For instance, when your boss reprimands you for something, you might feel the urge to shout back at her, but your neocortex, after analyzing the situation, advises against it. It would be wiser, says this part of your brain, to consider her feedback rationally and calmly, and use it to improve your work performance.
Self-awareness can also improve your confidence. A prime example is the author himself, who used self-awareness to become more self-confident.
He was scheduled to speak at the World Peace Festival, in Berlin. When he got there, he felt extremely nervous, and so he used self-awareness to recall his strengths and weaknesses. He reminded himself of his knowledge of wisdom practices in corporate settings, and of his ability to create an atmosphere of peacefulness and humor.
He also made himself aware of his shortcomings – namely, stumbling on words while speaking English – and reminded himself that he could overcome this by focusing on breathing deeply, smiling and practicing mindfulness.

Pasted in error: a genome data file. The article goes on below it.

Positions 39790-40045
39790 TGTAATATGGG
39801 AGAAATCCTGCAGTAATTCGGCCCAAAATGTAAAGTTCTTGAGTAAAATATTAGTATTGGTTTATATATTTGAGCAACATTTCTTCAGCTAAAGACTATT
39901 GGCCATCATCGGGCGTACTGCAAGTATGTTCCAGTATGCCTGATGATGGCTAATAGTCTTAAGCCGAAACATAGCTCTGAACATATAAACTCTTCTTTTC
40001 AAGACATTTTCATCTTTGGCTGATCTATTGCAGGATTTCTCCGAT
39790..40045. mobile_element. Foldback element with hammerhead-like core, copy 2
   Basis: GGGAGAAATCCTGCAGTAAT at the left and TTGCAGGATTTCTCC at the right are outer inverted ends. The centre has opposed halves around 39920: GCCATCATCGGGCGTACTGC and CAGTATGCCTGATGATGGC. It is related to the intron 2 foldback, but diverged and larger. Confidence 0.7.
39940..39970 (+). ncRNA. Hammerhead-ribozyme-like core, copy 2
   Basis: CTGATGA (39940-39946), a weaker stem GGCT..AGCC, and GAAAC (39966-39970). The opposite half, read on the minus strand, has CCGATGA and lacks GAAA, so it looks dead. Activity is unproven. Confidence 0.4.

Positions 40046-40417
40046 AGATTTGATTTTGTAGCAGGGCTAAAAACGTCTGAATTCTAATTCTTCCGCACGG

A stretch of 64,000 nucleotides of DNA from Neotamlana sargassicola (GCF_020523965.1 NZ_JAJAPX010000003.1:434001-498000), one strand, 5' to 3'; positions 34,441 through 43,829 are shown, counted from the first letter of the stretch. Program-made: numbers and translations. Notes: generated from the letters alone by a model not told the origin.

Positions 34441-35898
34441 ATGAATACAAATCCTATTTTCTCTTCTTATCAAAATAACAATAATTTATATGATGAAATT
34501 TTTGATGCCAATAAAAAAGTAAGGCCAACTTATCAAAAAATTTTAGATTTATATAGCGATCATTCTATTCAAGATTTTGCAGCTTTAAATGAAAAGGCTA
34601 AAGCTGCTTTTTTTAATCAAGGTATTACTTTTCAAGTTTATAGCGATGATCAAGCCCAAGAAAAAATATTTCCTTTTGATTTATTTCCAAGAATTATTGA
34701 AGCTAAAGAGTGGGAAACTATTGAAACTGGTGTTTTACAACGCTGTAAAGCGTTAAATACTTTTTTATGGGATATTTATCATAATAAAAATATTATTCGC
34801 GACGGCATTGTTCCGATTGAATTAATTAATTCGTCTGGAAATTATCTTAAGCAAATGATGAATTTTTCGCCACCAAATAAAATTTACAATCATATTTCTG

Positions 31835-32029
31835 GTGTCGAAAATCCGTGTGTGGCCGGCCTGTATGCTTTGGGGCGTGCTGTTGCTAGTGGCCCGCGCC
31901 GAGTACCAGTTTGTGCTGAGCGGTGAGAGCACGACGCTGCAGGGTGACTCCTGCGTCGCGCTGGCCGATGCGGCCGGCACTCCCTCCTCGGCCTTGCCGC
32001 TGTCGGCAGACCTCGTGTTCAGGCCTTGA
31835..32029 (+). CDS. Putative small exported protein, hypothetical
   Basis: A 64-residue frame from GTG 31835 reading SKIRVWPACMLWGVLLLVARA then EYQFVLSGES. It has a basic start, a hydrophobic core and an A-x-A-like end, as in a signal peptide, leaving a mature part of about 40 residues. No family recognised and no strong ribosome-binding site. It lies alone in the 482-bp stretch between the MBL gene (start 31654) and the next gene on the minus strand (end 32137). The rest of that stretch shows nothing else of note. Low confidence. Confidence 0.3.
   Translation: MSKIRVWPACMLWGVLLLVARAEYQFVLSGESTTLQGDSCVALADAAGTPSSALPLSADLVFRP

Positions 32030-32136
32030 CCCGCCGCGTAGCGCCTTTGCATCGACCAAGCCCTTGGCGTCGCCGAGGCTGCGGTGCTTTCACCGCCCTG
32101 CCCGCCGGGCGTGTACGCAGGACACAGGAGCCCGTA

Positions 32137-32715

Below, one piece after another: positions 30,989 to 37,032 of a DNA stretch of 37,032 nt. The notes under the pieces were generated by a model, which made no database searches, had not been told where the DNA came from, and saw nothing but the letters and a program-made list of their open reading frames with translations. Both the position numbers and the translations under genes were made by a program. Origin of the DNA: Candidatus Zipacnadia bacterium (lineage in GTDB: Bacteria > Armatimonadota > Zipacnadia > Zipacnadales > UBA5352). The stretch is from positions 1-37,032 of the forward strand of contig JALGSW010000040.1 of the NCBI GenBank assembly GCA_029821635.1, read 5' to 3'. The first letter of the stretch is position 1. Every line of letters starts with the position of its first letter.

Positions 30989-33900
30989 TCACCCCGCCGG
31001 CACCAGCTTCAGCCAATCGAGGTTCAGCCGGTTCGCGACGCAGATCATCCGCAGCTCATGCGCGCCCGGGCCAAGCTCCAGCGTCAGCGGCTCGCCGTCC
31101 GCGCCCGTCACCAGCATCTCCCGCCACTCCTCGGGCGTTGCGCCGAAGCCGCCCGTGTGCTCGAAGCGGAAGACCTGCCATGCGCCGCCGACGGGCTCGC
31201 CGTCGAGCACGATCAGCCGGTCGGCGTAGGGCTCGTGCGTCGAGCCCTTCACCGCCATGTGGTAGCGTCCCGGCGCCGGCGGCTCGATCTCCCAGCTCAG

Through this self-awareness, he was able to feel more comfortable and confident at the festival.
Intangible motivators like a shared purpose sustain employee motivation better than external rewards.
Many executives believe that external rewards – such as money or perks – are the best motivators of high performances in the workplace.
But actually, intangible motivators can be even more effective at boosting success and profits than concrete ones.
Here’s one example. Tony Hsieh, CEO of Zappos, the online shoe retailer, grew his digital shop to a billion-dollar company. And the secret to Hsieh’s success was delivering happiness. Building upon that ethos, Hsieh encouraged a work culture that promoted employee happiness, which led to improved customer service and, thus, happier customers.
Hsieh believes that happiness in the workplace comes from three things.
The first is pleasure. This type of happiness comes from chasing the next high – for example, a big bonus, a thank-you from your colleagues, a special mention by the vice president or a story in the New York Times. The downside is that this kind of happiness doesn’t last long.